Several web-sites relate the unreferenced story of Major Summerford:

Daily Cognition:

A British officer, Major Summerford, while fighting in the fields of Flanders in February 1918 was knocked off his horse by a flash of lightning and paralyzed from the waist down.

Summerford retired and moved to Vancouver. One day in 1924, as he fished alongside a river, lightning hit the tree he was sitting under and paralyzed his right side.

Two years later Summerford was sufficiently recovered that he was able to take walks in a local park.

He was walking there one summer day in 1930 when a lightning bolt smashed into him, permanently paralyzing him. He died two years later. But lightning sought him out one last time.

Four years later, during a storm, lightning struck a cemetery and destroyed a tombstone.

Scientific American:

Sullivan was a park ranger, so he upped his odds by being outdoors a lot. The same went for a sportsman named Major Walter Summerford, struck three times, whose gravestone took a shot four years after his death.

Similar (plagiarised?) stories appear in MINA, Unsolved World Mysteries, Guy Sports, David Icke Forum, Macropolis.

Are there any well-referenced versions of this story? Is it an urban myth?

  • There is an image of the gravestone here, which is supposed to prove the story. But there's no information, where is it actually situated, in what country or city? tydknow.com/… Commented Nov 28, 2016 at 12:19
  • obviously fake gravestone picture, since stone says he died in 1912, while the stories having him dying in the 1930s
    – DavePhD
    Commented Nov 28, 2016 at 12:34
  • 1
    Another version with more truthfull date 1916 on the webpage above: "Back in the distant 1916 a lightning bolt struck the grave of Walter Summerford. Mr. Summerford died 4 years before his gravestone was struck and during his lifespan he himself was struck by a lightning a total of 3 whopping times! Official reports show that he was a sportsman, meaning his profession increased his chances of getting hit". Commented Nov 28, 2016 at 12:45
  • "The emotional interpretations of such anomalous events grant them significance regardless of their causal account. And if we are to take seriously the scientific credo to keep an open mind and remain agnostic when the evidence is indecisive or the riddle unsolved, we should not shut the doors of perception when they may be opened to us to marvel in the mysterious."-scientificamerican.com/article/… Commented Nov 28, 2016 at 12:49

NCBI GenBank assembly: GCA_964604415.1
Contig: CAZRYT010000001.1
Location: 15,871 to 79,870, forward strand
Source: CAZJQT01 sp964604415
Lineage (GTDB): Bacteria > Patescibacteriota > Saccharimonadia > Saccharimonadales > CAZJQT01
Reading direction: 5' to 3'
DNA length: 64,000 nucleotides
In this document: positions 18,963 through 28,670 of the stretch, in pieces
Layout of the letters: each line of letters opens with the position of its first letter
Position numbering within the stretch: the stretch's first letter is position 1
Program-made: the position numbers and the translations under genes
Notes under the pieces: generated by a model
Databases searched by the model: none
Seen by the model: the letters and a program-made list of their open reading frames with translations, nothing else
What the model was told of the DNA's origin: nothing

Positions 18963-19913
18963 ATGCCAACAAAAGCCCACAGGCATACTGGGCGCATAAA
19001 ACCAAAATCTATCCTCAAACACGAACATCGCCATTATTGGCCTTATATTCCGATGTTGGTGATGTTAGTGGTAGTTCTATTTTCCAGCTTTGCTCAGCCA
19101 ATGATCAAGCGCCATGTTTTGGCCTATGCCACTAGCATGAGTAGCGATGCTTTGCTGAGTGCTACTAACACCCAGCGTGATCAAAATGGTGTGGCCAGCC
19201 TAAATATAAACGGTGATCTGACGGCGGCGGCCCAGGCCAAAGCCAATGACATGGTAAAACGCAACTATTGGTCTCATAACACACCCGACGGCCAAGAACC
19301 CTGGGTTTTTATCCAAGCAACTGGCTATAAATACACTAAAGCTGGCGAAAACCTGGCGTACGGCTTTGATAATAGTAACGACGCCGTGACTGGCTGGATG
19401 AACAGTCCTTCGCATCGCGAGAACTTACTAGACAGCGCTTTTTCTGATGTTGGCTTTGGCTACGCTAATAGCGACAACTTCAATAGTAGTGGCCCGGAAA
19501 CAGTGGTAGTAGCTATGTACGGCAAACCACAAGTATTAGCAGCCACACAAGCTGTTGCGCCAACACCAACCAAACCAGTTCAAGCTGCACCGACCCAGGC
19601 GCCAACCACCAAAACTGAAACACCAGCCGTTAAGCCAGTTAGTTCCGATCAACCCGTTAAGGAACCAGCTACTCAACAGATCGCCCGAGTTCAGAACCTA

• @AmeliaSabrina: Have you any reason to say 1916 is a more accurate date?
    – Oddthinking
    Commented Nov 28, 2016 at 23:31

1 Answer 1


It seems this is a legend that has evolved out of an older legend.

The story was substantially the same in 1937 in Der Zufall und das schicksal by Wilhelm von Scholz :

Ein andermal sucht sich der Zufall einen Mann heraus, um ihn ständig mit Blitzen zu verfolgen. Der ehemalige englische Major Summerford liegt in Vancouver begraben. Sein Grabmal wurde vom Blitz zerstört. Dabei erinnerte man sich an Ereignisse aus dem Leben des Majors, die mit Gewitter und Blitz zusammenhingen. 1918 traf den damaligen Hauptmann Summerford in Flandern ein Blitz, warf ihn vom Pferde und lähmte ihn für Jahre. Er ging in seine Heimat, das schon genannte Vancouver; dort traf den Genesenen wieder der Blitz, diesmal, ohne ihm Schaden zu tun. 1930 bei einem Spaziergange ereilte ihn dasselbe Schicksal nochmals; jetzt schwer, er wurde gelähmt, und die Lähmung führte wohl zu seinem 1932 erfolgten Tode. Aber damit nicht genug: noch auf sein Grabmal zuckt 1934 der Blitz nieder und zerstört es!

However, the 18 June 1932 Argus newspaper of Melbourne reports:

A flash of lightning killed C. J. Summerford of Columbia (U.S.A.). A
month later his gravestone was destroyed by lightning. Another one was erected
and lightning destroyed that also!

And the 20 March 1930 Eugene Register has the same story:

[Title] BELIEVE IT OR NOT (Reg. U.S. Pat. Off.)-BY RIPLEY

[Large illustration of lightning bolt splitting gravestone, with the following text inset]

KILLED C. J. SUMMERFORD of Columbia, AlA [meaning Alabama]

The 03 September 1892 Cincinnati Enquirer, at page 9, had an article "LIGHTNING played havoc in Alabama":

At Columbia, Charles Summerford was struck and instantly killed

This death was also reported in the New York Times, the Tennessean (but says Columbus instead of Columbia) and the Detroit Free Press

  • Could he be T.W. Summerford? )) and if both names are true)) Commented Nov 28, 2016 at 13:23
  • @AmeliaSabrina Some references say "R. Sommerford" books.google.com/…
    – DavePhD
    Commented Nov 28, 2016 at 13:41
  • three names - is more than I can stand)) Commented Nov 28, 2016 at 13:49
  • @AmeliaSabrina I mean, "R. Summerford"
    – DavePhD
    Commented Nov 28, 2016 at 13:52
  • 1
    @AmeliaSabrina There seems to be a connection to the person listed here rootsweb.ancestry.com/~fljackso/houston/columbia.html as "Summerford G.J. 02-07-18-- 08-29-0000 Stone broken" in the Columbia, Alabama cemetery. In the OP story, the February 1918 probably came from that date (which is really his birth date in 1818). See discussion here: boards.ancestry.com/… (the part of Henry county containing Columbia became Houston county)
    – DavePhD
    Commented Dec 1, 2016 at 19:30

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